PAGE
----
As the Peacock Bass or Pavón, it is not really from the “Bass” family. They get their name because of their beautiful colors, hence the name of Guapote. In English due to the rainbow hue, they are called “Rainbow” bass. Adult males show a bluish, green, and red color on their heads, before showing a body dotted with purple dots and blue, black and dark bars. Adults have a bulge on the forehead that is striking.
Rainbow bass sense the change in wind and sky conditions, they know instinctively that this is the start of poor weather, and they start to feed. That’s why a few of the best fishing takes place when a cold front is coming.
The conditions of the surface of the water affect. The heavy rains diminish the bites, but the soft rains work as activators helping in the fishing of the guapote. The darkened skies that precede a storm bring mist that tends to precipitate the guapote to feed, the light drizzle breaks the surface, which makes our baits more efficient, and the drizzle adds oxygen to the water. When the rain becomes stronger the Guapotes distinguish their prey worse, so they stop and suspend their feeding. The Guapotes are very sensitive to differences in water level after heavy rains, preferring the dry season for Rainbow Bass fishing.
Rainbow Bass Fishing Tips
Spinnerbaits in white or chartreuse are easy to fish because all you’ve got to do is throw it out and reel it in. However, altering the retrieve (slow or fast, continuous or jerky) and paying constant attention to the bait will always bring more fish.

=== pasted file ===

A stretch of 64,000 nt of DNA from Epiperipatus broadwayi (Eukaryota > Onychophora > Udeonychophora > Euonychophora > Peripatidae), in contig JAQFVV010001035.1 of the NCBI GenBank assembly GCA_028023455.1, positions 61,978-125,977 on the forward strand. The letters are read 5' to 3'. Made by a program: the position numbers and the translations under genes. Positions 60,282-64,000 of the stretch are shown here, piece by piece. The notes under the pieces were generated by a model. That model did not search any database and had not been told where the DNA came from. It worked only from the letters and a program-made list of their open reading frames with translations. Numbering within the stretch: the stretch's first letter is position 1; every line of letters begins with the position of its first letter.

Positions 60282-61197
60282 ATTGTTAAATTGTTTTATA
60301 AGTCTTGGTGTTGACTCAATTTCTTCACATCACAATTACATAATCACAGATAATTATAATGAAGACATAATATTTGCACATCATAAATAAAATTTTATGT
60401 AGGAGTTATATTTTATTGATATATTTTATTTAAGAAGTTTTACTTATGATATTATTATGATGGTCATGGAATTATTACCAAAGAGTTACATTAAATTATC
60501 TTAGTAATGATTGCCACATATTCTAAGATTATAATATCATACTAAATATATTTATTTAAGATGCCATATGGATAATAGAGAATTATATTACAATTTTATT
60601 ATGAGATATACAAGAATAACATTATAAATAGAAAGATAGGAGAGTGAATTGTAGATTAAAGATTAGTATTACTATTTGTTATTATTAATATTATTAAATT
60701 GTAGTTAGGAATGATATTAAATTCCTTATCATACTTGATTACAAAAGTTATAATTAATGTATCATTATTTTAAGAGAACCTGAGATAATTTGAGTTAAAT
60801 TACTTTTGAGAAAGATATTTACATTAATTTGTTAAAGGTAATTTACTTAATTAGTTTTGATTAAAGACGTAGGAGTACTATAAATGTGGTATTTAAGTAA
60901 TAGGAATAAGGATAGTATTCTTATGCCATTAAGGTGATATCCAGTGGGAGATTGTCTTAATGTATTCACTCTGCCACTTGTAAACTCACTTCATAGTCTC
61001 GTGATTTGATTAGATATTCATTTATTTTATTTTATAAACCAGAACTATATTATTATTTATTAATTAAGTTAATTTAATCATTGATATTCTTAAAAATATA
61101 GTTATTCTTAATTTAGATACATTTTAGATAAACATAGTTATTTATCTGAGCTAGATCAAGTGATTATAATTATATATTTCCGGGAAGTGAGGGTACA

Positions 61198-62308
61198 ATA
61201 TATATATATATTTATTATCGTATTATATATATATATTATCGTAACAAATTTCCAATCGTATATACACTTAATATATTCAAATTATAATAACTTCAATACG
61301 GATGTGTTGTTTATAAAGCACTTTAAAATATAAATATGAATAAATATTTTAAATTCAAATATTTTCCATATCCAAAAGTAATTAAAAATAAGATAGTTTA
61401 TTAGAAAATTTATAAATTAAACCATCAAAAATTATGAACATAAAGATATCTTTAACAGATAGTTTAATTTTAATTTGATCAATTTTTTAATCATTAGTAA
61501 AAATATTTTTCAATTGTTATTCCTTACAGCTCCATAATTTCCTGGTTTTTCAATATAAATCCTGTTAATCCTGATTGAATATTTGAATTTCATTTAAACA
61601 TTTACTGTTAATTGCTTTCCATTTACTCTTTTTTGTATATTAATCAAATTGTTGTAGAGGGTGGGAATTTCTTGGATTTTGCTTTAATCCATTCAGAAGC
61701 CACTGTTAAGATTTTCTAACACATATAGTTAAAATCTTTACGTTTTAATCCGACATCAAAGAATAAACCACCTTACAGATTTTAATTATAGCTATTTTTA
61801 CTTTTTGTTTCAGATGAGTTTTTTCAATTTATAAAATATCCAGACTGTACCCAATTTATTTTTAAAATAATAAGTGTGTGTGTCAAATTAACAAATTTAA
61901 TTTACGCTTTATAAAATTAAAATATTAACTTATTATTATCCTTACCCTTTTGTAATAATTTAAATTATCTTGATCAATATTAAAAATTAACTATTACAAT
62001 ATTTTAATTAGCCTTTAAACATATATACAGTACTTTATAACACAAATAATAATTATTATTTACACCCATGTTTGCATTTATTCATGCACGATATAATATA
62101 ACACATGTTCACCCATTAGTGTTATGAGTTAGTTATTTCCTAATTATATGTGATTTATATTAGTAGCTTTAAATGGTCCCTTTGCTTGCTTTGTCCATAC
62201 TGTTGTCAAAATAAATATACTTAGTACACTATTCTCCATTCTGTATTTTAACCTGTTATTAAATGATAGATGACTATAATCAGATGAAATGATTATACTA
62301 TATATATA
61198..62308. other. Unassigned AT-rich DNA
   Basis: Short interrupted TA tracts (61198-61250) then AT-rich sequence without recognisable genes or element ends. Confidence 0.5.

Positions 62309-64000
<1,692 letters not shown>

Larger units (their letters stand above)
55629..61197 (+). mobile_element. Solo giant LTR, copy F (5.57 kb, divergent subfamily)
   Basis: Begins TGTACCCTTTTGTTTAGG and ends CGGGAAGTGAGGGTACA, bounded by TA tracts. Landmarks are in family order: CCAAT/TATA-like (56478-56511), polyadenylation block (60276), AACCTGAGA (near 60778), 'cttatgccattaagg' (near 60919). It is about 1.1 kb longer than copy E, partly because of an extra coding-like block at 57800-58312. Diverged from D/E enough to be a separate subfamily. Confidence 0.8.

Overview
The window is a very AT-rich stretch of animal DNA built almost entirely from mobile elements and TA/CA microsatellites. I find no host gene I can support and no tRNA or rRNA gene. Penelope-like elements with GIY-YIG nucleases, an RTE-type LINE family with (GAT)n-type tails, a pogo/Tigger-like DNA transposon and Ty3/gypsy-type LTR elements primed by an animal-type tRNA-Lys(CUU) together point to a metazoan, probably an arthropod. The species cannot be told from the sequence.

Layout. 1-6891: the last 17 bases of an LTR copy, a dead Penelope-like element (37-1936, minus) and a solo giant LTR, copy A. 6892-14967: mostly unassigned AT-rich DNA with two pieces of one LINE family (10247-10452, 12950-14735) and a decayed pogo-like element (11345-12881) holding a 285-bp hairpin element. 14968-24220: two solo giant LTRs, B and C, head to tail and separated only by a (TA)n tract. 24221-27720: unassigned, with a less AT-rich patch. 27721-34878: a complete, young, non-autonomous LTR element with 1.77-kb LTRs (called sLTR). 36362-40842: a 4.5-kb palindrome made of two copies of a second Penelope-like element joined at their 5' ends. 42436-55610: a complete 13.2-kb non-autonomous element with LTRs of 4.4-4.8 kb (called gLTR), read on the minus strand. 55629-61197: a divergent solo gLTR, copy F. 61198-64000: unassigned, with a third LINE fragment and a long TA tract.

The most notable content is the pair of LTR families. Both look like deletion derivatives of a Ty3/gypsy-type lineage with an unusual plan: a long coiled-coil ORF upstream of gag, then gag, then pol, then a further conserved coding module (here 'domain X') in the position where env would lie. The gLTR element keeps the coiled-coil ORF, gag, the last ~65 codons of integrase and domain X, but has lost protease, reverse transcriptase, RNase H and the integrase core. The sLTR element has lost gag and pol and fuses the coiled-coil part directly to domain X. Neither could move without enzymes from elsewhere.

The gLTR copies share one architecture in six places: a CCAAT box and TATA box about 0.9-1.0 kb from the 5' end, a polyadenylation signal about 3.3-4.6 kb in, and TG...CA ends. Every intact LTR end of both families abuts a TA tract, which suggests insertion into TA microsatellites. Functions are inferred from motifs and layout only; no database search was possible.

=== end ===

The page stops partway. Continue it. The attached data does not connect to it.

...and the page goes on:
Throw the artificial lure in the thickest cover you can find. Raise and lower the tip of the rod, letting the bait bounce off the structure as it goes, and place it on the base intermittently. It launches over structures when temperatures are high, and to a less deep cover during the less hot months. Keep one finger in contact with the line to feel the sting.
Use a jerk-and-pause retrieve past rocks and trees. Fish tend to hit this lure on the pause so be ready and pay attention to the line at all times. Many of the artificial lures used with spinning gear are not weedless so be careful just how close you get to the structure.
The bites are surprising, generally related to the speed of recovery. An abrupt stop and an exciting fight. El Guapote will do everything possible to escape.